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Illustration: Rebecca Zisser/Axios

One of the biggest puzzles in economics is why U.S. productivity growth is so sluggish despite low unemployment and record corporate profits — apart from a spurt during the dotcom boom, the rate has been under half the historical trend since 1970.

What's going on: A group of economists say they have an answer: we are in the middle of a gigantic but invisible technological transition. And, when it's over, productivity growth will return closer to its historical trend.

Quick take: In a presentation at the Dallas Fed on Friday, Chad Syverson, an economics professor at the University of Chicago, said technological history has been one of lag-times between the launch of new technologies and their visibility in productivity numbers. In work he did with MIT's Erik Brynjolfsson and Daniel Rock, Syverson said advances in artificial intelligence in particular simply have not worked their way through the economy and into complementary products.

He cited analogies:

  • At least half of U.S. factories remained unelectrified until 1919, three decades after the invention of the first functional AC motor.
  • It wasn’t until the 1980s, more than 25 years after the invention of the integrated circuit, that computers had penetrated U.S. businesses.
  • It took two decades for e-commerce to reach 10% penetration of retail.

Syverson and his co-authors call this "diffusion" — when a big invention like electricity and internal combustion comes into its own and spawns hundreds or thousands of devices that themselves are also huge but could not otherwise exist.

  • AI will soon diffuse, they say, and produce a second wave of productivity from computerization.

How this could make productivity growth return to its trend, Syverson said:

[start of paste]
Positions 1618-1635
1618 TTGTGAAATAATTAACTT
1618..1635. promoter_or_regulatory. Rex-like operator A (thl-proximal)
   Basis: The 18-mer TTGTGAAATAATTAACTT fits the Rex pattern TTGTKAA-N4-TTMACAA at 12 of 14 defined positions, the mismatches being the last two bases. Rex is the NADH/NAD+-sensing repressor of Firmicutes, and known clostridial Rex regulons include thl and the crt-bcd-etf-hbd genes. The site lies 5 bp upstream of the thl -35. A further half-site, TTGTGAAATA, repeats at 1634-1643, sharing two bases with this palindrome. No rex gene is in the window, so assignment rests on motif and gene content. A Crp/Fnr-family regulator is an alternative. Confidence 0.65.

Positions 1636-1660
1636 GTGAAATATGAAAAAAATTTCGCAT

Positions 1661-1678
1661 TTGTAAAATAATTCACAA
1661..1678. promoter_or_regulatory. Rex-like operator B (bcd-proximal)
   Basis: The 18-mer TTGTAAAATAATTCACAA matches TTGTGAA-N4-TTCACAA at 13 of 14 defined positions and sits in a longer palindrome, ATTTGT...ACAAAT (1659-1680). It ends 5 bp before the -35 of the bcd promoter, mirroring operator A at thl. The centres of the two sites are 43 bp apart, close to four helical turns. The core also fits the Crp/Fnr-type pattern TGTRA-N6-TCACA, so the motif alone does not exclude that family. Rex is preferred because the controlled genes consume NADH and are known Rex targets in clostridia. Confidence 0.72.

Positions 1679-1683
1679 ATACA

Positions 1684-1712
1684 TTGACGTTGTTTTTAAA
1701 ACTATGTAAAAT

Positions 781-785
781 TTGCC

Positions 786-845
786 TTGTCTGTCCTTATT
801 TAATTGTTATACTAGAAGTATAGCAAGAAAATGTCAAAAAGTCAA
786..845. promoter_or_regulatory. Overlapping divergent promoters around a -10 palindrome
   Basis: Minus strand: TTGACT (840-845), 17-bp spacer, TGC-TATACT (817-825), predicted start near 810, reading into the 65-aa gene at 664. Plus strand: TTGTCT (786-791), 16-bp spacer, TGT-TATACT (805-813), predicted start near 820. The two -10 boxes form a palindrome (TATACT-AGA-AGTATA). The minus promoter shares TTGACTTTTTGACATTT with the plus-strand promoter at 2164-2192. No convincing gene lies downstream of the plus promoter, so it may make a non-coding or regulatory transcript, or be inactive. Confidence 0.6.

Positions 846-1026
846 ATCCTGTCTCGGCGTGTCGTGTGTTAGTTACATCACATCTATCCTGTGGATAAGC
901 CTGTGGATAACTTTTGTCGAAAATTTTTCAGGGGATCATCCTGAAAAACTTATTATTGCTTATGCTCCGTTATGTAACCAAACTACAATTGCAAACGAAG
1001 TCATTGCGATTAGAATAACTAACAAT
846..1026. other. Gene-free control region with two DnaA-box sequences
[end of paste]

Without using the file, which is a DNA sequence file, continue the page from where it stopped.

• Autonomous vehicles will boost annual productivity by 0.17% for a decade by making the same number of cars move people around with many fewer drivers.
  • Call centers will operate with many fewer workers as AI is installed in their place, increasing annual productivity by a full 1% for a decade.
  • If AI reduces the number of jobs at forecast scale, certain industries will see immense productivity growth, too.

Go deeper

42 seconds ago - World

Scoop: Ukraine tells senators post-invasion sanctions are no help

Zelensky. Photo: Johanna Geron/POOL/AFP via Getty Images

Ukrainian President Volodymyr Zelensky told U.S. senators visiting Kyiv this week that waiting to impose sanctions on Russia until after an invasion is of no use to Ukraine, according to four sources familiar with the discussions.

Why it matters: The Senate is currently working on a major sanctions package to deter Russia from attacking Ukraine. Democrats and Republicans are united in their support for Ukraine, but divided over whether it would be more effective to sanction Russia now to signal resolve, or hold up the threat of future sanctions to demonstrate the high costs of an invasion.

Starbucks drops worker vaccine or test requirement after SCOTUS ruling

Photo: Jakub Porzycki/NurPhoto via Getty Images

Starbucks has dropped plans to require that U.S. workers get the COVID vaccine or submit to weekly testing, the company announced Tuesday in a memo to employees.

Why it matters: The company's decision comes in response to the Supreme Court's ruling last week to block the Biden administration's COVID-19 vaccine-or-test requirement for large employers.

4 hours ago - World

Netanyahu plea talks enter crunch time

Netanyahu (right) meets with his lawyer ahead of a court hearing last February. Photo: Reuven Casto/Pool/AFP via Getty

Benjamin Netanyahu, Israel's opposition leader and former prime minister, is negotiating a possible plea deal over the corruption charges against him, but Attorney General Avichai Mandelblit appears to be toughening his terms.

Why it matters: Mandelblit leaves office on Jan. 31. Negotiations could continue beyond that point, but the next attorney general may be less interested in quickly reaching a deal.

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